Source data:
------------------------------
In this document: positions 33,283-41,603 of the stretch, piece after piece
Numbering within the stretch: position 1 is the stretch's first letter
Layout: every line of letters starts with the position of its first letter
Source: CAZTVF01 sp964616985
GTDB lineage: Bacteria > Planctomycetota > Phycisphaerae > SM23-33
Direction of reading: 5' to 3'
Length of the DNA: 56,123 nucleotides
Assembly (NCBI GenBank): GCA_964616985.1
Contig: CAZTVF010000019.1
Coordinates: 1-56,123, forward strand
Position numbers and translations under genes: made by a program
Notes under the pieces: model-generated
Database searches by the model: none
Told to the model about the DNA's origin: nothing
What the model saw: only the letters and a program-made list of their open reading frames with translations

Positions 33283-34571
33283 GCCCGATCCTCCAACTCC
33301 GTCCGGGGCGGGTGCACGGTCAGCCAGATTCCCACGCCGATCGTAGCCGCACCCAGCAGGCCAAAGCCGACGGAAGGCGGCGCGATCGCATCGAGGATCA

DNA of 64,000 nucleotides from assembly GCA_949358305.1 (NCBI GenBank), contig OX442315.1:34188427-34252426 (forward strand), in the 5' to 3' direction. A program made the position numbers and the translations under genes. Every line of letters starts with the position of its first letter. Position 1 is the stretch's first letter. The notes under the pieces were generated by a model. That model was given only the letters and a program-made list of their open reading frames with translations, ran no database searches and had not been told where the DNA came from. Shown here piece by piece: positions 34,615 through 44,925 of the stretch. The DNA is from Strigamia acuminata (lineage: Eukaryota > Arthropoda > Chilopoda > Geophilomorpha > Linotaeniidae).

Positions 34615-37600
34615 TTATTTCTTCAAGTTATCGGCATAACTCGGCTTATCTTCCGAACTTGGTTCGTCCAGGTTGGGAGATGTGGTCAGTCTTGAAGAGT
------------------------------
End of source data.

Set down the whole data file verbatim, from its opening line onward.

In this document: positions 33,283-41,603 of the stretch, piece after piece
Numbering within the stretch: position 1 is the stretch's first letter
Layout: every line of letters starts with the position of its first letter
Source: CAZTVF01 sp964616985
GTDB lineage: Bacteria > Planctomycetota > Phycisphaerae > SM23-33
Direction of reading: 5' to 3'
Length of the DNA: 56,123 nucleotides
Assembly (NCBI GenBank): GCA_964616985.1
Contig: CAZTVF010000019.1
Coordinates: 1-56,123, forward strand
Position numbers and translations under genes: made by a program
Notes under the pieces: model-generated
Database searches by the model: none
Told to the model about the DNA's origin: nothing
What the model saw: only the letters and a program-made list of their open reading frames with translations

Positions 33283-34571
33283 GCCCGATCCTCCAACTCC
33301 GTCCGGGGCGGGTGCACGGTCAGCCAGATTCCCACGCCGATCGTAGCCGCACCCAGCAGGCCAAAGCCGACGGAAGGCGGCGCGATCGCATCGAGGATCA

DNA of 64,000 nucleotides from assembly GCA_949358305.1 (NCBI GenBank), contig OX442315.1:34188427-34252426 (forward strand), in the 5' to 3' direction. A program made the position numbers and the translations under genes. Every line of letters starts with the position of its first letter. Position 1 is the stretch's first letter. The notes under the pieces were generated by a model. That model was given only the letters and a program-made list of their open reading frames with translations, ran no database searches and had not been told where the DNA came from. Shown here piece by piece: positions 34,615 through 44,925 of the stretch. The DNA is from Strigamia acuminata (lineage: Eukaryota > Arthropoda > Chilopoda > Geophilomorpha > Linotaeniidae).

Positions 34615-37600
34615 TTATTTCTTCAAGTTATCGGCATAACTCGGCTTATCTTCCGAACTTGGTTCGTCCAGGTTGGGAGATGTGGTCAGTCTTGAAGAGT